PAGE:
Closing the gap between a freelance practice and a scalable business requires a mindset shift, and a leaf from the startup founders’ book would put you on the right track:
1. Producing your offering
You and you are time are not scalable. This means that the first and most important step is to solve this problem. There are generally two ways to do this: with people and with technology. The first way turns your practice into an office. The second, which is more interesting for this article – for a startup.
Productizing your offering means turning your services into a product that can be sold repeatedly to multiple customers at a minimal cost, or at least as close to that ideal as possible.
To do this, you need to identify the core elements of your service that can be standardized and packaged. For example, if you are a freelance writer, you can create a series of templates or content packs that can be customized for different clients. If you are a designer or artist – a course or a set of tools for artists and/or designers.
Producing your offering requires careful planning and a focus on creating a high-quality, repeatable product that best meets the needs of your target audience. At the same time, it also means that your goal is to customize it as little as possible for individual clients, which is a 180-degree shift from the way a freelancer usually thinks about their work with clients.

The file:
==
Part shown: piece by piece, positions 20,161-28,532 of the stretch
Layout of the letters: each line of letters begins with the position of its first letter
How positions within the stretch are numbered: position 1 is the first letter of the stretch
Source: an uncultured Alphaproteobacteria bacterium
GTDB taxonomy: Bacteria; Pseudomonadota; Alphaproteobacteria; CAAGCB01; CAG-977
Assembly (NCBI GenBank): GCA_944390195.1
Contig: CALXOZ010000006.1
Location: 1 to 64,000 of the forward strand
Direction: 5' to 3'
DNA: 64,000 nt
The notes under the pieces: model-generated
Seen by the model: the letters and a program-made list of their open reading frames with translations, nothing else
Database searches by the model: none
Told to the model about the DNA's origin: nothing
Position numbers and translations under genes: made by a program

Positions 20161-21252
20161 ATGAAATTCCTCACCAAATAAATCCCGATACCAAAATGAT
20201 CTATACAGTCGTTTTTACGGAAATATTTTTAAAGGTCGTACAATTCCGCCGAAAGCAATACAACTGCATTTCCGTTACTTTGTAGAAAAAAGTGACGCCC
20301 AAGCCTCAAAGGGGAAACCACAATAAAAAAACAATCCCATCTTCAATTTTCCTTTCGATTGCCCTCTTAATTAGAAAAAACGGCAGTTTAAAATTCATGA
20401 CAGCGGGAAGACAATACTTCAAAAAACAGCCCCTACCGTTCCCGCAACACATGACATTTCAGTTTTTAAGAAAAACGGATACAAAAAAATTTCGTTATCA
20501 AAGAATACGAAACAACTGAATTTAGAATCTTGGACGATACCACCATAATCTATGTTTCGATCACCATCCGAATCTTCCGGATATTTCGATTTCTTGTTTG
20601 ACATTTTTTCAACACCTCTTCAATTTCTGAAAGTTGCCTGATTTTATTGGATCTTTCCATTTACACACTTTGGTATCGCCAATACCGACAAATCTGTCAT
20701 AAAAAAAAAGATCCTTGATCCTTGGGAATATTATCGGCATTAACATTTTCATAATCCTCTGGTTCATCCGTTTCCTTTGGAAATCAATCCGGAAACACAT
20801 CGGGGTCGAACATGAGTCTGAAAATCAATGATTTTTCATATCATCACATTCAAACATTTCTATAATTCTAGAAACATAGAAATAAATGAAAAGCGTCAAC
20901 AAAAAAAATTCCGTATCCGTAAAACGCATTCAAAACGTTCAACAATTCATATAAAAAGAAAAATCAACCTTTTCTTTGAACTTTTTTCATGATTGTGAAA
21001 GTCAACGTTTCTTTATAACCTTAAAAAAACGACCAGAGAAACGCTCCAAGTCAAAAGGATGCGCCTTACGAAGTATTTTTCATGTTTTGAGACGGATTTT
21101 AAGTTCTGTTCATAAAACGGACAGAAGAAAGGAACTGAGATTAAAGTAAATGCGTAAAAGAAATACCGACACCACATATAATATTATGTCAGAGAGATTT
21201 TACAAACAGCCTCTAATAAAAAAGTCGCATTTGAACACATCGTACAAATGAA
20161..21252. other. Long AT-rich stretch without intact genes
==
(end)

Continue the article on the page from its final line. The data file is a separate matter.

For example, an ebook is a perfectly scalable product – you can sell it to an unlimited number of people with no modifications and almost zero marginal costs.
2. Shift from a solopreneur mindset to a team-oriented mindset
As a freelancer, you may be used to working alone and handling all aspects of your business. However, to scale your business and turn it into a startup, you need to shift from a solopreneur mindset to a team-oriented mindset. This means hiring employees, contractors or freelancers to help you with different aspects of your business.
Productizing your offering may require expertise you don’t have. You must be willing to involve other people and invest financially in this project.
3. Develop a comprehensive business plan
Freelancers may not always prioritize long-term planning, but a comprehensive business plan is crucial to turning your business into a startup. This plan should outline your vision, target audience, revenue streams and growth potential. It should also include details about your marketing and sales strategies – as a freelancer, you may be used to getting new clients through referrals or by directly applying for jobs or gigs. However, this is usually not enough if you are selling a new product (or manufactured service). Your marketing efforts must be scalable and you must ensure that the cost of acquiring a new customer is low enough to be covered by the price of your product, otherwise your efforts to scale your business would not make economic sense.
In addition, since you would be investing time and resources in this project, it is important to have basic financial projections.
If you don’t intend to look for outside partners or investors, all this information doesn’t necessarily have to be presented in an official business plan. It’s still a good idea to make one anyway, though, as it helps you structure your thoughts and see potential problems in your plans.